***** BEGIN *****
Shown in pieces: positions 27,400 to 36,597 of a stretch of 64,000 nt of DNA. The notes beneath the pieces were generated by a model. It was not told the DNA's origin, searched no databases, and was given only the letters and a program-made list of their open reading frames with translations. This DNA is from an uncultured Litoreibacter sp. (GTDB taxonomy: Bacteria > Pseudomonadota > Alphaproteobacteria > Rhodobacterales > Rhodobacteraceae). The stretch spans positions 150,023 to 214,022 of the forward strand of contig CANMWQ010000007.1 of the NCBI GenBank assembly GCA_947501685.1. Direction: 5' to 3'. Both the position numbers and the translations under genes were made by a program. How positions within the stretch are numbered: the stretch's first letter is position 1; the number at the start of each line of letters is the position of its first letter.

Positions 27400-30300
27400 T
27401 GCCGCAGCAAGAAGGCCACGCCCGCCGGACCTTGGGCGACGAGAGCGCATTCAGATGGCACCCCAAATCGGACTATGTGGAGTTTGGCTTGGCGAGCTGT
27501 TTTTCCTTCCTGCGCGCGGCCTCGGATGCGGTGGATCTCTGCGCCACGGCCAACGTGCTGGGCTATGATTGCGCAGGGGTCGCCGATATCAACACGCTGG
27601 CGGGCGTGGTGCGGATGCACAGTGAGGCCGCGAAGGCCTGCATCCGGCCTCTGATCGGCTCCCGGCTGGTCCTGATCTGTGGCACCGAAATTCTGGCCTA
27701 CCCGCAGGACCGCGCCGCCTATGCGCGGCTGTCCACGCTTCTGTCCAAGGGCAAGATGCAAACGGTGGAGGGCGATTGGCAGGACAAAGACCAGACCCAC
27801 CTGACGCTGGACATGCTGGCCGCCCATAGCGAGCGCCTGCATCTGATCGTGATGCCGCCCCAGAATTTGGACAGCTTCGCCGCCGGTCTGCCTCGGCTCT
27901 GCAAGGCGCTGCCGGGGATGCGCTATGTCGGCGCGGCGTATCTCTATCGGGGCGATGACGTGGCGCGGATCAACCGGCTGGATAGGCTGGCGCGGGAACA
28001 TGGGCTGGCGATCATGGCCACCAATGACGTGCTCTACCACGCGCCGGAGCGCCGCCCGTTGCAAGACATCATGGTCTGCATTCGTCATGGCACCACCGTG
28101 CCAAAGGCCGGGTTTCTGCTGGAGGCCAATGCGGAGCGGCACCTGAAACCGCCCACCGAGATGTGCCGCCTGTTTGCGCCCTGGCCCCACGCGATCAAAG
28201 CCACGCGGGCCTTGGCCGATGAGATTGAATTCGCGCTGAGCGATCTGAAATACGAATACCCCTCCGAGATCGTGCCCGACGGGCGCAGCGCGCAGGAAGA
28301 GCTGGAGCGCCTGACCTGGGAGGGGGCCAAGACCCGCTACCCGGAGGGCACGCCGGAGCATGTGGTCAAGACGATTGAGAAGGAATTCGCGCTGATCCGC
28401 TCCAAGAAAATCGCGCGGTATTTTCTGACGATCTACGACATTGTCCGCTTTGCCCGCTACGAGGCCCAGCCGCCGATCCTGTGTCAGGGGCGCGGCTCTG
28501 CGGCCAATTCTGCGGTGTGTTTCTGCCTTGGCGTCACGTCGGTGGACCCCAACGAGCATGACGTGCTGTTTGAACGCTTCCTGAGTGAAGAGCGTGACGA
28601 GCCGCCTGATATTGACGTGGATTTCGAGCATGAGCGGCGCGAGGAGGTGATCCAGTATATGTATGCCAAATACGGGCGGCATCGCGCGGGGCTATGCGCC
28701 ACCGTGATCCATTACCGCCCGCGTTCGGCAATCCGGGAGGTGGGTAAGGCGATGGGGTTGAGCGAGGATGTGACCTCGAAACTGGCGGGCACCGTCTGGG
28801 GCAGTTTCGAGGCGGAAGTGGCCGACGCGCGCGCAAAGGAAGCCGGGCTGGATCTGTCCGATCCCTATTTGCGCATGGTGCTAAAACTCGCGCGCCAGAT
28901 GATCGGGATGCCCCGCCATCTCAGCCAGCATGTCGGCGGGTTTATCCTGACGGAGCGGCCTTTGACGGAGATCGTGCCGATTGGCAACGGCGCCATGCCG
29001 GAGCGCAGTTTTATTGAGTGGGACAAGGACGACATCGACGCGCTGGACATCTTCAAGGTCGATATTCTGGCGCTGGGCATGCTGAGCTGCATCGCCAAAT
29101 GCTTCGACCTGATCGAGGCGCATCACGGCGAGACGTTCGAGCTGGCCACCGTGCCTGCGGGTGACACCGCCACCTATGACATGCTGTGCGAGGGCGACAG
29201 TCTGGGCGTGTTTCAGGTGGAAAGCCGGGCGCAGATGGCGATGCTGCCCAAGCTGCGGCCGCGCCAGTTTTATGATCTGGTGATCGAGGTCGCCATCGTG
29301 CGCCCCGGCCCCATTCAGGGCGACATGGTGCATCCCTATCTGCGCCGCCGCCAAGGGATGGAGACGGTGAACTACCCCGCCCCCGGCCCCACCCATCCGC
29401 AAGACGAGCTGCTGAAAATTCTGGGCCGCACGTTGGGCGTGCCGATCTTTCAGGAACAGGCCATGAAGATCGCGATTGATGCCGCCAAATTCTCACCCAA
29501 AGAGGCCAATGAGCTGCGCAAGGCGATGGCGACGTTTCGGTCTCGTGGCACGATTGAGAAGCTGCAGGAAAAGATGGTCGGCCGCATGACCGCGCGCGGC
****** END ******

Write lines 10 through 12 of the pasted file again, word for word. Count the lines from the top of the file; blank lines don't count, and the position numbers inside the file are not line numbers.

28001 TGGGCTGGCGATCATGGCCACCAATGACGTGCTCTACCACGCGCCGGAGCGCCGCCCGTTGCAAGACATCATGGTCTGCATTCGTCATGGCACCACCGTG
28101 CCAAAGGCCGGGTTTCTGCTGGAGGCCAATGCGGAGCGGCACCTGAAACCGCCCACCGAGATGTGCCGCCTGTTTGCGCCCTGGCCCCACGCGATCAAAG
28201 CCACGCGGGCCTTGGCCGATGAGATTGAATTCGCGCTGAGCGATCTGAAATACGAATACCCCTCCGAGATCGTGCCCGACGGGCGCAGCGCGCAGGAAGA